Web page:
In his drawing “Portrait of a Young Woman with Braided Hair,” Dürer uses these engraver’s marks to describe her hair, headband, and clothing. The lines are free-flowing and in some places unadulterated by tone. I can see Dürer thinking like a printmaker as he lays down the lines in these particular areas. He leaves the subtler modeling and graining for the forms on her face. I like how he blends tonal gradations with more crude, linear hatch marks. There is a sincere spark of life in her face and a dignified air to her disposition.

In the Lucas van Leyden drawing, we see the printmaker’s mind in full action. Laid in with black chalk and charcoal, the maze of open hatch marks creates a tactility and hardness to the work. The look is very graphic, very bold, and extremely dynamic. He is extracting as much character in this man’s face as his medium can allow. The chiseled marks create a firm and deliberate expression of form.

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“Self Portrait,” 2016, by Colleen Barry. Multi-media drawing, 9.5 inches by 11 inches. (Courtesy of Colleen Barry)

There is an honesty and directness to how Dürer and Leyden depict these two portraits, as well as an awkwardness I find typical of German figurative art. From Hans Holbein to Adolf von Menzel to Käthe Kollwitz, I find a connection running between representational German artists and the way they see the world. They present an unvarnished view of nature. To me, the German aesthetic is one of rugged honesty. They seem to want to express more of a truth to nature and less of an idealization of the sitter. This is most obvious to me when I compare German portraiture to Italian portraiture during the Renaissance period. I believe the awkwardness is reminiscent of the gothic aesthetic influence, which had such a strong hold over northern European artists from Middle Ages to the Renaissance.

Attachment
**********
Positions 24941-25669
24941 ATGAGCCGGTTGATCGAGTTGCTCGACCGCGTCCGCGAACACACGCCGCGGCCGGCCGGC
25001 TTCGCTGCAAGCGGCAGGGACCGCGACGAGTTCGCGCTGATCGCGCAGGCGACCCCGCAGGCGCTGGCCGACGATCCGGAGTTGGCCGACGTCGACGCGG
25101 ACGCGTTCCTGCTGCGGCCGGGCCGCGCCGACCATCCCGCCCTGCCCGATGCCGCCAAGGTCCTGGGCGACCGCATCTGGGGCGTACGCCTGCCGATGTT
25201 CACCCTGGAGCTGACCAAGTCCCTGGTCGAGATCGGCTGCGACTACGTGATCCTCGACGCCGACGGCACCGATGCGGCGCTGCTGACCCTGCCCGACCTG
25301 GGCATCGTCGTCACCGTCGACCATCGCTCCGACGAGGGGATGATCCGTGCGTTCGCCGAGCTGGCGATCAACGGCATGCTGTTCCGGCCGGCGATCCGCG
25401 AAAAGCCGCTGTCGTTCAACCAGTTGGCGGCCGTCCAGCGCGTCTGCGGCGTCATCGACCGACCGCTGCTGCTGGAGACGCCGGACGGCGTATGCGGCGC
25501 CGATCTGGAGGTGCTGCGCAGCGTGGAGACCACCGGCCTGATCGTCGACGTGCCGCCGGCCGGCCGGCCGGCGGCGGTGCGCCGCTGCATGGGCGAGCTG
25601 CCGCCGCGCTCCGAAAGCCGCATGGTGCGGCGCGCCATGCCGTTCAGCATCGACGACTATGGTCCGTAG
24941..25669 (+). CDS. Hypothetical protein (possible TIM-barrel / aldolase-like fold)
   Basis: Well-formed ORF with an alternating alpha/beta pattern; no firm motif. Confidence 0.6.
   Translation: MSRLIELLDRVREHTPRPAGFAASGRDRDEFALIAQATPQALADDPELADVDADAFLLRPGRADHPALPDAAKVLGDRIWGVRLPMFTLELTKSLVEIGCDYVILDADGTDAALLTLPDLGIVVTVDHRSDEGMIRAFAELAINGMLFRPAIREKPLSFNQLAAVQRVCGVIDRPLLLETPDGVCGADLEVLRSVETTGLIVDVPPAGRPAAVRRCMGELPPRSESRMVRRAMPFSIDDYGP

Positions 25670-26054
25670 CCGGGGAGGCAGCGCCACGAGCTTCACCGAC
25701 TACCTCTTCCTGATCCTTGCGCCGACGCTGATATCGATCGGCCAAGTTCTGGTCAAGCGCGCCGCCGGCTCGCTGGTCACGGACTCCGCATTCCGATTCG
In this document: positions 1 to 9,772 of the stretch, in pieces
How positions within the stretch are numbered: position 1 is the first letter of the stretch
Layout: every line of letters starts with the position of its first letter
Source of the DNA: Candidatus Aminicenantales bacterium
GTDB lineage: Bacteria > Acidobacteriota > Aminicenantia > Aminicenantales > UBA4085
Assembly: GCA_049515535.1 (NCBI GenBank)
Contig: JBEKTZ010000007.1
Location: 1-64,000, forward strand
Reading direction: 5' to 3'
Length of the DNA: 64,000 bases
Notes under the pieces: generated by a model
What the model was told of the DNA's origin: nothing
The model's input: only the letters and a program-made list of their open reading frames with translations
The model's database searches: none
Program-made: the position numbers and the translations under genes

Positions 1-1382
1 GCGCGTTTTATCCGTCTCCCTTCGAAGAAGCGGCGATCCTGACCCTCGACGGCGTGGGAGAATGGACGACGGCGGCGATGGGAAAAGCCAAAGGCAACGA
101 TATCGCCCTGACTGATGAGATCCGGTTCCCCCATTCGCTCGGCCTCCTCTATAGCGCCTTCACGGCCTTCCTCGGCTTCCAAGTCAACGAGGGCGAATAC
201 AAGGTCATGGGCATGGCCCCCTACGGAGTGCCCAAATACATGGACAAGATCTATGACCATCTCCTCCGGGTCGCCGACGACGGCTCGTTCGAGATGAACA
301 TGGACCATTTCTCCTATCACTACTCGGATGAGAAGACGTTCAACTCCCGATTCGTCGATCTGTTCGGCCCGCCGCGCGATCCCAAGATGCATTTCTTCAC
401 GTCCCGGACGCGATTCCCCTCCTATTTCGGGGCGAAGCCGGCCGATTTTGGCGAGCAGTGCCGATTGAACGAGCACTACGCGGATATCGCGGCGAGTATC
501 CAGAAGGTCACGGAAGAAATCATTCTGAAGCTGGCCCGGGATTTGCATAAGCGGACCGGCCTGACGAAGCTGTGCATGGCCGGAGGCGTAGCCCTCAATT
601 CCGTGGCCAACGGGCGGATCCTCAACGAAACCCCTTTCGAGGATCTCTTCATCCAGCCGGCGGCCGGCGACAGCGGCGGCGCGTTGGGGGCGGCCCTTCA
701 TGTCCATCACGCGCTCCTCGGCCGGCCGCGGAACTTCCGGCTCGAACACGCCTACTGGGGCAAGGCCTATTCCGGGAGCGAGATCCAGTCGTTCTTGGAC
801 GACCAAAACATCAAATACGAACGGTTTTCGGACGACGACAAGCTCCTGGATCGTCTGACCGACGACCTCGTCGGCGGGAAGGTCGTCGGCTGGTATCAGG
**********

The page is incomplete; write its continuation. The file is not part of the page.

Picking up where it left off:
Like Dürer and Kollwitz, I want my self-portrait drawings to be genuine, earthy, and unpretentious. In 2016, during my nine months of pregnancy, I devoted the majority of my artistic energy to self-portrait paintings and drawings. I found myself obsessing over the mark-making of Dürer and Kollwitz. Although 397 years separates these two German artists, they both have a distinct linear style that is commonly found in Germanic art.


The tradition of the printed image has a long history in northern Europe, with the invention of the Gutenberg press in 1440 and with the mass production of images made from woodcuts and engravings. German art comes out of a deep-rooted, linear tradition.